31 August 2012

The South Florida Housing market in July; Happy Labor Day Weekend!

The South Florida market for single family homes in July was lame, for lack of a better word, probably because of the brooding heat: slightly lower asking and selling prices, with a finally stable inventory on a low level. This is still baffling, as low inventory should lead to higher prices, but mostly it just doesn't.

Mostly means exceptions, and in some market segments there are plenty of them: waterfront condos, modern waterfront homes in all price ranges, especially in the luxury segment above $2m, and affordable homes in good location all experience increases, some massively so. This month alone, several buyers I work with missed out because they were not prepared to accept the price increases or believed they had a better understanding of the market than professional market participants do.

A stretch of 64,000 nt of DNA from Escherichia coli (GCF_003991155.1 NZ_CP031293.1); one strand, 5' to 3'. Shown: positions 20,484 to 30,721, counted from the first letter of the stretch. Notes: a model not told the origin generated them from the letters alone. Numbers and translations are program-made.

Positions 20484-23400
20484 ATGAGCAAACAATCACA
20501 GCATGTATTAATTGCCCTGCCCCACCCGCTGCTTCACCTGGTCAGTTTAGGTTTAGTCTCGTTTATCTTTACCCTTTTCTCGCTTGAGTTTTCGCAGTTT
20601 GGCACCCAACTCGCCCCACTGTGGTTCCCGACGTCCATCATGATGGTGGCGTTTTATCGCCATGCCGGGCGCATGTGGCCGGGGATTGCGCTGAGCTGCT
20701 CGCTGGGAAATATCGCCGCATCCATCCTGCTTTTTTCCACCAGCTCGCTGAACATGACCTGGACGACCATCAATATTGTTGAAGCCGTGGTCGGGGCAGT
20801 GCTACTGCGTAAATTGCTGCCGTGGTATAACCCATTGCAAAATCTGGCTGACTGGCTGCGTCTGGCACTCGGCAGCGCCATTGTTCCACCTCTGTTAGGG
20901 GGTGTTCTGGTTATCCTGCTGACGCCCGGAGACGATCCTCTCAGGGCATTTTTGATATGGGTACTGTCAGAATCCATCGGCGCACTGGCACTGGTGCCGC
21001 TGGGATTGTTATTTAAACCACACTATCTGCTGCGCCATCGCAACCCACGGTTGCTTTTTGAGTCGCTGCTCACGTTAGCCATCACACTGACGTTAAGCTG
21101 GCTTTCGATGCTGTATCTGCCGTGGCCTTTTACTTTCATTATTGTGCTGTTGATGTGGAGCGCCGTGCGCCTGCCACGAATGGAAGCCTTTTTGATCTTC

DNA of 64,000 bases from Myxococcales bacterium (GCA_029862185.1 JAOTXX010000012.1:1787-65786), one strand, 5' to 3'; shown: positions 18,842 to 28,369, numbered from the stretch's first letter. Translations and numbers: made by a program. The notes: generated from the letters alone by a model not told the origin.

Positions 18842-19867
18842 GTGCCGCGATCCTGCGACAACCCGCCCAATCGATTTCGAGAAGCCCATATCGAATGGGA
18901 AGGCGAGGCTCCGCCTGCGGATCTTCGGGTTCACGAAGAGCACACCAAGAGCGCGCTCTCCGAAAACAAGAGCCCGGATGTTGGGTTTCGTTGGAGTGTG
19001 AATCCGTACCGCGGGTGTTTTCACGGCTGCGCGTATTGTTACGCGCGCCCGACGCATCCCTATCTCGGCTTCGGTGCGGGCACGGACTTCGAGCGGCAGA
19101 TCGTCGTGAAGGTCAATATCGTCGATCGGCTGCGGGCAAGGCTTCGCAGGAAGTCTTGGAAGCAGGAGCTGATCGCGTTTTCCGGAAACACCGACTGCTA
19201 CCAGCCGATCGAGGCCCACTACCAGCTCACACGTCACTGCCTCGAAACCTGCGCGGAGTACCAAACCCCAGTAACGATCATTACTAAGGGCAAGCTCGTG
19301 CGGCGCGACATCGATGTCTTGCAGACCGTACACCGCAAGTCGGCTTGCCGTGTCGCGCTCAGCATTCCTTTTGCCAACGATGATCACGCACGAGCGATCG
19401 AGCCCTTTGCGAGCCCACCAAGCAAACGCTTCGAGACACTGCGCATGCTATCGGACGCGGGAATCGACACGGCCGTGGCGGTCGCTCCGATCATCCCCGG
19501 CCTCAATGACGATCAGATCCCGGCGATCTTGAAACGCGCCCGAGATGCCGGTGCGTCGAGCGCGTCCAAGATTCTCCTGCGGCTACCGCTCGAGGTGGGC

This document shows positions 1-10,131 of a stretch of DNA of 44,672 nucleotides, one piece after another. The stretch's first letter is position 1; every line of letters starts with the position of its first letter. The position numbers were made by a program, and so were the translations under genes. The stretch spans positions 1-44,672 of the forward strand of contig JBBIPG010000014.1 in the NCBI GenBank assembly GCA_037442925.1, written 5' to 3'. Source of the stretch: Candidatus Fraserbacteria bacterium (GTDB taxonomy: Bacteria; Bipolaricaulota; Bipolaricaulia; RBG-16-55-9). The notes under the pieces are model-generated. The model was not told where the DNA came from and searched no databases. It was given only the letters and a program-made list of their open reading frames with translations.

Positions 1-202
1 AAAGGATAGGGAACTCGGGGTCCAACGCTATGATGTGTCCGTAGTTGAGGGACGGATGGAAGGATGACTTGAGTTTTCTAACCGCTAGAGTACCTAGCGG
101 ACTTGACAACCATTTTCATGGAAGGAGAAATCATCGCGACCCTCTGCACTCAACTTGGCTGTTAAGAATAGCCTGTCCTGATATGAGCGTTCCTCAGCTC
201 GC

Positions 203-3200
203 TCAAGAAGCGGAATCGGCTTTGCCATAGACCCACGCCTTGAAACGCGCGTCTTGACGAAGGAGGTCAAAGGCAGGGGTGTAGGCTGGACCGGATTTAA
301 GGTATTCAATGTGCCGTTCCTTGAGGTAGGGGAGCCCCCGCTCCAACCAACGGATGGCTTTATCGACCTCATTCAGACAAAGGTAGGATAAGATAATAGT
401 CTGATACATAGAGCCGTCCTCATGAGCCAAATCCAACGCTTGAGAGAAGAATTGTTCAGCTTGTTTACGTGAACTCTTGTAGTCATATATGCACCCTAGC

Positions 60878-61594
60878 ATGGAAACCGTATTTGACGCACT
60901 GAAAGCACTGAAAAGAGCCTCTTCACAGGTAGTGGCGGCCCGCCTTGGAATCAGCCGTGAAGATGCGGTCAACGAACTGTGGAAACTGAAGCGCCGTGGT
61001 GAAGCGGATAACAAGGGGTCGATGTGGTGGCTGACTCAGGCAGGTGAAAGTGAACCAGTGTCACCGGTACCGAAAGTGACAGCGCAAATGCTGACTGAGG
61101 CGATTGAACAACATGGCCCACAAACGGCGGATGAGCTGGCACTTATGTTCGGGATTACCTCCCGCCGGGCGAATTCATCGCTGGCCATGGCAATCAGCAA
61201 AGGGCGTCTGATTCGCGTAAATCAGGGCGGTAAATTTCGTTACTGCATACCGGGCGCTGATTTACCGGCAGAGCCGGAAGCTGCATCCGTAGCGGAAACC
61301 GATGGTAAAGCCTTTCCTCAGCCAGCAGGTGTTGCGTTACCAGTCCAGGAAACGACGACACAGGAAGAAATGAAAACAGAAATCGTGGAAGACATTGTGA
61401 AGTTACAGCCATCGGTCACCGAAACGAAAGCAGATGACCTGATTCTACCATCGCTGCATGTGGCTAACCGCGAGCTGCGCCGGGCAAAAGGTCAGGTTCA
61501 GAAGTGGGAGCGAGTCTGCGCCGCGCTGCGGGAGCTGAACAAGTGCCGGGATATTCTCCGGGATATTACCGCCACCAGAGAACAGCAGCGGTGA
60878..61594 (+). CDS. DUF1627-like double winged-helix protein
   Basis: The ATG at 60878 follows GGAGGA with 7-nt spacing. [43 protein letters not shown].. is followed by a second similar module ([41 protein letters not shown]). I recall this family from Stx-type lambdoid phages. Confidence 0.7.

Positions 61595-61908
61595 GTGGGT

Overall however, it is quiet, and August will not be much different I believe. The numbers and the graph for July:

South East Florida housing inventory July 2012, ©tckaiser / modernsouthlforida.com

South East Florida housing inventory July 2011-12, ©tckaiser / modernsouthlforida.com

Until next time, I hope you will enjoy a relaxed Labor Day weekend!

24 August 2012

Eames revisited, Paschal endangered, Lion disliked


three subjects in todays post:

1. Eames revisited

My wife – we work together – discovered a bittersweet piece about revisiting the Eames residence after 60 years, written by Allon Schoener, a cultural historian, consultant, exhibition planner and author, posted on his blog.

Schoener, having been a frequent visitor of the Eames' in the 1950s, obviously enjoyed more than one breakfast with them. He describes how he saw the Eames house for the first time again after nearly 60 years this June.